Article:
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Biodiversity

Hub of Life: Species Diversity in the Philippines

Hub of Life: Species Diversity in the Philippines

Owing to its richly varied geographic features and favorable location in the tropics, the Philippines has been able to evolve and support generous numbers of plant and animal species throughout time.



Owing to its richly varied geographic features and favorable location in the tropics, the Philippines has been able to evolve and support generous numbers of plant and animal species throughout time. This has also resulted in an exceptionally high rate of endemism, or the prevalence of particular species exclusively within the country’s geographic boundaries. 

In addition, the Philippines’s archipelagic composition and intrinsically small landmass contribute to a high density of species per unit area, making biological diversity in this country truly noteworthy. The Mt. Makiling area in Laguna alone, for instance, has more tree species than the (continental) United States does.

The country, in fact, bears the distinction of being one of the 17 countries considered to be “megadiverse,” by virtue of it being home to 70-80% of the entire planet’s biodiversity. The concept of megadiversity and the list of the 17 countries identified as the world’s “biodiversity superstars” were established by Conservation International in 1998 in order to facilitate global conservation efforts.

Counting Species Remains a Complex Endeavor

Estimating the actual numbers of plant and animal life is a daunting task for biologists everywhere around the world.The difficulty is attributed to such factors as the limitations in available research technologies and methodologies (although these are, of course, constantly being developed and improved), inaccessibility of certain parts of the biosphere (the deep sea and other extreme locations, for example), and even debates within the scientific community itself regarding the delineations among species. Much of the existing discussion has yet to even scratch the surface as far as micro-organisms (bacteria, protists, and algae) are concerned, in fact.

Still, a tangible amount of research has already been done, and based on the results thereof, impressive findings about the inherent biodiversity in the Philippines has been – and continue to be – revealed. 

In 2006, Catibog-Sinha and Heaney wrote that an estimated number of over 38,000 vertebrate and invertebrate animal species have been described within Philippine territory, with over half being endemic species. The number of plant species, meanwhile, ranges over 16,000 based on the latest data (as of February 2013) published by the Department of Environment and Natural Resources-Biodiversity Management Bureau (formerly the Protected Areas and Wildlife Burea). About 45% to 60% of these identified native vascular and non-vascular plants are endemic to the Philippines. Estimates are even higher for flowering plants found within primary forests, as 70% to 80% are endemic species.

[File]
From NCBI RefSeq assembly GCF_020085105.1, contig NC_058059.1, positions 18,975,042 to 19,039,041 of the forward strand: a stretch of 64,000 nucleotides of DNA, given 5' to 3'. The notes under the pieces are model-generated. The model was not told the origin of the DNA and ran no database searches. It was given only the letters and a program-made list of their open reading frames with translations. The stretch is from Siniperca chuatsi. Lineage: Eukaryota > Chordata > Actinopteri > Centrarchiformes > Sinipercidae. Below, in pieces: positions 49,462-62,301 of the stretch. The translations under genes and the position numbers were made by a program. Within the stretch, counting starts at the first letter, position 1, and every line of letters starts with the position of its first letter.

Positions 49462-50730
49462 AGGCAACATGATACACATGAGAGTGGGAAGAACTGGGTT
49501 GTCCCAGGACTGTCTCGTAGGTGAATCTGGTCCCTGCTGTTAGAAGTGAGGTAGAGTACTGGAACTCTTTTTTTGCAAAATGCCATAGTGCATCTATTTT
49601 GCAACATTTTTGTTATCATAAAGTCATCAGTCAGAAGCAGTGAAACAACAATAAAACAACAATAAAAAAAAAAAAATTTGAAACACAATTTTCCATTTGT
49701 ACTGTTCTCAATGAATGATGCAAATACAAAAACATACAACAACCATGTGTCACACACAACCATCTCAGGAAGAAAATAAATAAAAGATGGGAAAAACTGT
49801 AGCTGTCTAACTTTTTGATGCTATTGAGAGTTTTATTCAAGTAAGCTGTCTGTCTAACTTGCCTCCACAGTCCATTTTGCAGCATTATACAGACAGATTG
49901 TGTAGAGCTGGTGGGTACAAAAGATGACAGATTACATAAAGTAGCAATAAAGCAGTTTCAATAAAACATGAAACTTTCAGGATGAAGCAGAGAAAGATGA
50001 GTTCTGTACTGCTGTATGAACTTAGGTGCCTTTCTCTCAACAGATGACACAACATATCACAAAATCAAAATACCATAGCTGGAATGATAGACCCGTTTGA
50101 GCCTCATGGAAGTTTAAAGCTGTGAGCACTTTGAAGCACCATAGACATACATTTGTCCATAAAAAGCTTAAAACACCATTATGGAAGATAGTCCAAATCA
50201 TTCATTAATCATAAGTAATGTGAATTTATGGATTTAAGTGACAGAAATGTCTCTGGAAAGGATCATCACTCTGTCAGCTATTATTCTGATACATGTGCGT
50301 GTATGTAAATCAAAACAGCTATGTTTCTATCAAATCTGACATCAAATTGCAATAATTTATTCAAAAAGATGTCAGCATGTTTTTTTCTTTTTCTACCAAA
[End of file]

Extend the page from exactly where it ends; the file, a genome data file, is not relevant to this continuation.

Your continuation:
On top of these numbers, the country also currently has the highest rate of discovery in the world –  with no small thanks to its growing popularity as one of the world’s most biologically endowed, which has therefore inspired further research efforts. Indeed, among terrestrial mammals alone, at least sixteen new species have been introduced to science over the past decade.

High Diversity But Also Rapid Loss

However, it’s not all good news. While researchers continue to introduce new species to science, contributing further positive developments for the state of the country’s biodiversity and endemism, the fact remains that the country also ranks among the most threatened ecological regions today. 

IUCN’s 2004 assessment lists down alarming numbers of highly threatened species among those known or described in the country: 52% for vertebrates, 68% for invertebrates, and 84% for plants. Several of the threatened species are endemic. It is also highly probable that many species will succumb to extinction even before they are introduced to science.

If the situation is left unaddressed, the country is at risk of losing both its distinctive reputation as a world-class haven of biodiversity, but also its own homegrown natural heritage.

References

  • Catibog-Sinha CS, Heaney LR. 2006. Philippine Biodiversity: Principles and Practice. Quezon City, Philippines: Haribon Foundation for the Conservation of Natural Resources, Inc.
  • Conservation International. 1998. Megadiversity: The 17 Biodiversity Superstars. Last accessed on February 13, 2014, http://www.conservation.org/documentaries/Pages/megadiversity.aspx.
  • Department of Enviroment and Natural Resources-Protected Areas and Wildlife Bureau (DENR-PAWB). 2013. Status of Philippine Biodiversity (Updated as of February 2013). Last accessed on February 13, 2013, http://pawb.gov.ph/index.php?option=com_docman&task=doc_download&gid=724&Itemid=156.
  • Baillie JEM, Hilton-Taylor C, Stuart SN, eds. 2004. 2004 IUCN Red List of Threatened Species: A Global Species Assessment. Gland, Switzerland and Cambridge, UK: IUCN.

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